OTTAWA, July 26, 2005 - QNX Software Systems, the world's preeminent developer of realtime operating systems (RTOSs), today announced that the company is powering cutting-edge research applications used by scientists at the U.S. National Institutes of Health (NIH) to measure vision and movement disorders in humans and animals.The ability to guide physical movements under sensory control is one of the most critical of human abilities. Without it, people could not pick up a coffee cup, change their clothes, drive a car, return a serve in tennis, or perform hundreds of other everyday tasks. Disorders of this ability are devastating and cost billions of dollars in custodial health care annually. Scientists and doctors at NIH study how the brain handles these sensory-motor tasks, in both health and disease, to improve diagnostic procedures and develop new therapies for people and animals that lose those abilities.
"The experiments conducted by the neuroscientists in NIH laboratories are very complex and time-consuming, and so depend heavily on computers. They involve making measurements of many parameters at up to 40,000 times per second, so we need a realtime operating system, such as QNX® Neutrino®, that can handle time-critical events in a very fast and highly predictable manner," said Lance Optican, Ph.D., acting chief, Laboratory of Sensorimotor Research, at the National Eye Institute, NIH. "QNX develops the only realtime operating system that, because of its exceptional speed, consistency, and reliability, allows our scientists to observe activity in the brain while it is actually processing visual information and making movements."
At any given time, teams of neuroscientists at NIH are performing dozens of experiments that range in length from one month to several years. Some of this research is conducted on normal human subjects and patients, but to understand how the brain works requires direct observation of its activity while it is working. The brain has billions of individual neurons that each send out tiny electrical impulses at up to 1,000 times per second. These processes can be observed best in monkeys, but they are less cooperative than human subjects, and a lot harder to train! As a result, it is critical that the software responsible for collecting and monitoring these events does so quickly, predictably, and without losing any data.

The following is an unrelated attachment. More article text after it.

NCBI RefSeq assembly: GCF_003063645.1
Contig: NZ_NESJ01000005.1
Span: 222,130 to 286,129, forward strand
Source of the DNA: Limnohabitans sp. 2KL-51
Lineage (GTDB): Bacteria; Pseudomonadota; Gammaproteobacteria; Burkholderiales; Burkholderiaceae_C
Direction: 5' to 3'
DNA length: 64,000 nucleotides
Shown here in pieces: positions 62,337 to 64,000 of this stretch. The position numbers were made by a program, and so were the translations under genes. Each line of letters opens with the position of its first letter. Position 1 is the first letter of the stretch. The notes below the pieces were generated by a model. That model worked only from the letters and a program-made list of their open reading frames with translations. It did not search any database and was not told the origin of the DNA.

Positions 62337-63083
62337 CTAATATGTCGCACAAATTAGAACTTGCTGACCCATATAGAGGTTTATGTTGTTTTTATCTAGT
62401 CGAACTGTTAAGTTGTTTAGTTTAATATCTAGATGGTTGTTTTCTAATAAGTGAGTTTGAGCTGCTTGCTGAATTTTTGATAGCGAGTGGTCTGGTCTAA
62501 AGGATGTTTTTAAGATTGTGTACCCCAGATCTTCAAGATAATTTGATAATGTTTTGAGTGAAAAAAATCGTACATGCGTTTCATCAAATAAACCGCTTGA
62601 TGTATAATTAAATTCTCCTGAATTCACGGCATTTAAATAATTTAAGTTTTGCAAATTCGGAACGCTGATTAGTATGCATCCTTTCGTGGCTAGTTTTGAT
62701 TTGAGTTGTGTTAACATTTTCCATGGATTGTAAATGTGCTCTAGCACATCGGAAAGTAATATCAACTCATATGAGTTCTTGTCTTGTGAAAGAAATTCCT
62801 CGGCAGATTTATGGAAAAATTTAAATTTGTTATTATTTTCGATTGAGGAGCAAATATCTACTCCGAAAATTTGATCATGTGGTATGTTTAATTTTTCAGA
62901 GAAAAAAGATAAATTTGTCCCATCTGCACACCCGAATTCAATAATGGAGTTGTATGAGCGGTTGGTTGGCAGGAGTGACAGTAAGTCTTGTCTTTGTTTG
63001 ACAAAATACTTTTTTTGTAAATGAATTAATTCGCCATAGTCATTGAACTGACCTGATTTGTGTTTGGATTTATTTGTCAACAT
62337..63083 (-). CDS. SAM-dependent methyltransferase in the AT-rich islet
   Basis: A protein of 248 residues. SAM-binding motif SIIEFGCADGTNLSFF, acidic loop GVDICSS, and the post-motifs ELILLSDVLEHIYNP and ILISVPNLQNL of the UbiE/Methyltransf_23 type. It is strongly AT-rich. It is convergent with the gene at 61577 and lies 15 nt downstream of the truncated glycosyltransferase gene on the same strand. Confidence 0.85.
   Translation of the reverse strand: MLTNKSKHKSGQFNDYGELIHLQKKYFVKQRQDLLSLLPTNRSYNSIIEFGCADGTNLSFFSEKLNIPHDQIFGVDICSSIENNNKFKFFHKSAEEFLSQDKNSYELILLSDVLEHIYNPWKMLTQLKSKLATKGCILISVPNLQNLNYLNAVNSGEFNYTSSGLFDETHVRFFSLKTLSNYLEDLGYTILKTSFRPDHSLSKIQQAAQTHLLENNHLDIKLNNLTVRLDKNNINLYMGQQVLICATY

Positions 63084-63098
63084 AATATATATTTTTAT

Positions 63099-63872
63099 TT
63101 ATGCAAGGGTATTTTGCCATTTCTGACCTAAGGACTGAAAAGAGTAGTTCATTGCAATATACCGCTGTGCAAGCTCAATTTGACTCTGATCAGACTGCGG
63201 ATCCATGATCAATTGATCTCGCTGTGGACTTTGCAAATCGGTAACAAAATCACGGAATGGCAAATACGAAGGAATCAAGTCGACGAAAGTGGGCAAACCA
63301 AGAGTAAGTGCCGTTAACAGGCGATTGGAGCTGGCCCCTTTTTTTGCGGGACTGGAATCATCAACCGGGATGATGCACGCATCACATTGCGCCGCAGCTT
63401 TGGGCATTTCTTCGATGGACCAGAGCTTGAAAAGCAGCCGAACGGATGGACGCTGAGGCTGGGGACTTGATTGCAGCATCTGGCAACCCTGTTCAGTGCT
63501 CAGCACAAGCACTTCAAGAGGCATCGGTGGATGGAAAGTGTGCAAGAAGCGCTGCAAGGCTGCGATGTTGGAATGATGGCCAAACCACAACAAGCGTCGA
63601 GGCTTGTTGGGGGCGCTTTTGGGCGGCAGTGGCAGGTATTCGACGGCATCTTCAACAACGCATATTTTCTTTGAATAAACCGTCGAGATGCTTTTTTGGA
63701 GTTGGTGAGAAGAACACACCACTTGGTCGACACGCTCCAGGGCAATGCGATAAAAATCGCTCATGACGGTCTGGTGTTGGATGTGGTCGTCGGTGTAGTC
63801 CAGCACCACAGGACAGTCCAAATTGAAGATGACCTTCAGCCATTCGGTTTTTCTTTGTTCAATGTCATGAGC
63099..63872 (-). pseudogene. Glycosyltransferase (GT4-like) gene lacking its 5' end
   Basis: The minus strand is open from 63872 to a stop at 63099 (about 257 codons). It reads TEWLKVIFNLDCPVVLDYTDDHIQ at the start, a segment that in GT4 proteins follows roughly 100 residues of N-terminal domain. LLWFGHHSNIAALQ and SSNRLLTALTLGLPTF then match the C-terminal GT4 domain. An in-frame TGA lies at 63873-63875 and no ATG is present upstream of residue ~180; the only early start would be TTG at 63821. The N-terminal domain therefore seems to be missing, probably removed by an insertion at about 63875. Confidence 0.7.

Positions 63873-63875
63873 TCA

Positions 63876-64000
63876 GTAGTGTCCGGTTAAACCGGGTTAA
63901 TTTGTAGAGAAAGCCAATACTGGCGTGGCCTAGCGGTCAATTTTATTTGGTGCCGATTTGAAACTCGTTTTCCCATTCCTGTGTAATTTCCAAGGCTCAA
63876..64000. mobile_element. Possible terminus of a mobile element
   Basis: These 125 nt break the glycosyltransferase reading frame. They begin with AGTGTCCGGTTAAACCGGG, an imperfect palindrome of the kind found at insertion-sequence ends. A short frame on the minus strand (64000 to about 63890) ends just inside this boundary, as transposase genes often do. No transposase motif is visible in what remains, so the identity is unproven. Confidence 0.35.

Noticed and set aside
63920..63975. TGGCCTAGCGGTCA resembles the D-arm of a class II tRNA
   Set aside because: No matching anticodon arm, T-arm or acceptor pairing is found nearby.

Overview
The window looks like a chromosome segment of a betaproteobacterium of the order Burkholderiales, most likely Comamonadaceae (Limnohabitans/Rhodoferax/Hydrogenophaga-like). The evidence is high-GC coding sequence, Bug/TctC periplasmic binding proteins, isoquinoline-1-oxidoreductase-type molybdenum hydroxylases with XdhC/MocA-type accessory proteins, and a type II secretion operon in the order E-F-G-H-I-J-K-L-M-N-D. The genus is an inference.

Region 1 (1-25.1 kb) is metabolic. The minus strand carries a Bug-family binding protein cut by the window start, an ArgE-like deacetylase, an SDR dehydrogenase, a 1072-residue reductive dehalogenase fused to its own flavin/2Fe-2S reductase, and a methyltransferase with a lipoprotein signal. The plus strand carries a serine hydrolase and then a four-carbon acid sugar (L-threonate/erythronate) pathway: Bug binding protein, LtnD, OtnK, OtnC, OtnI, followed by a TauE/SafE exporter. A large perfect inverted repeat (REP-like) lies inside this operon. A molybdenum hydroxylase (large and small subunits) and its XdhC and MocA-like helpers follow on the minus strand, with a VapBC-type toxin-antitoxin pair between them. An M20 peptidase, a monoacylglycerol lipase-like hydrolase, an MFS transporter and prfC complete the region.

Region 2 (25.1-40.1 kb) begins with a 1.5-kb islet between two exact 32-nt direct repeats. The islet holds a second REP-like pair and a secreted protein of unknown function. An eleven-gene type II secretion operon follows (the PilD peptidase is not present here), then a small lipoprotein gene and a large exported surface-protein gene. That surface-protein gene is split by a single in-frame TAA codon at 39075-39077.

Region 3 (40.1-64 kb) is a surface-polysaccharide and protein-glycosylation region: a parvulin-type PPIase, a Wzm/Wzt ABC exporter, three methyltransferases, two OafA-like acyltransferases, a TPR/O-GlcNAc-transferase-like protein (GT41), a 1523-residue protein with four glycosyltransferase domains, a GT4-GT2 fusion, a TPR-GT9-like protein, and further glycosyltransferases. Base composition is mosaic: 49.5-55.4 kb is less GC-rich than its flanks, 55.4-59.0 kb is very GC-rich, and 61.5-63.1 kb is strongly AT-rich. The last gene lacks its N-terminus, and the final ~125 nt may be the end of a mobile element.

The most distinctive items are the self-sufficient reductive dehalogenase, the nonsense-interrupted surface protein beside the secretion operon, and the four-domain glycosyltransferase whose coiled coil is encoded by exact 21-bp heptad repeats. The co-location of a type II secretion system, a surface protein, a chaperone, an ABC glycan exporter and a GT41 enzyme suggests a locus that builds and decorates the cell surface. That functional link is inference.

Any downtime or mistakes in controlling the experiment or in collecting data can result in the research being invalidated, delayed, or repeated. Such losses are unacceptable, because NIH scientists want to make medical progress as swiftly as possible with the minimum wasted effort. That means having the best computing infrastructure available. Many labs at NIH use the Real-time Experimentation System (REX), which controls experiments and collects data from humans or animals, and the Multi-Unit Experimentation System (MEX), which collects and analyzes brain activity in monkeys. Applications like REX and MEX are developed in-house, and depend on the QNX Neutrino RTOS for ease of development and realtime performance.
"For 25 years, QNX Software Systems has built realtime operating systems that play a critical role in ensuring the safety and well-being of hundreds of millions of people around the world," according to Dan Dodge, president and CEO of QNX Software Systems. "We take great pride in having NIH acknowledge that the QNX Neutrino RTOS is helping to advance the understanding of human vision and improve on measures to prevent disease and trauma in future generations."
About U.S. National Institutes of Health
The U.S. National Institutes of Health (NIH), a part of the U.S. Department of Health and Human Services, is the primary federal agency for conducting and supporting medical research. Helping to lead the way toward important medical discoveries that improve people's health and save lives, NIH scientists investigate ways to prevent diseases by identifying their causes, treatments, and (hopefully) cures. Composed of 27 institutes and centers, NIH provides leadership and financial support to researchers in every state and throughout the world. For over a century, NIH has played an important role in improving the health of the nation. NIH traces its roots to 1887 with the creation of the Laboratory of Hygiene at the Marine Hospital in Staten Island, New York.
About QNX Software Systems
With millions of installations worldwide, QNX Software Systems is the global leader in realtime, microkernel operating system technology. Companies like Cisco, DaimlerChrysler, Lockheed Martin, Panasonic, Siemens, and General Electric rely on QNX technology to build ultra-reliable systems for the networking, automotive, medical, military, and industrial automation markets. Founded in 1980, QNX Software Systems maintains offices throughout North America, Europe, and Asia.
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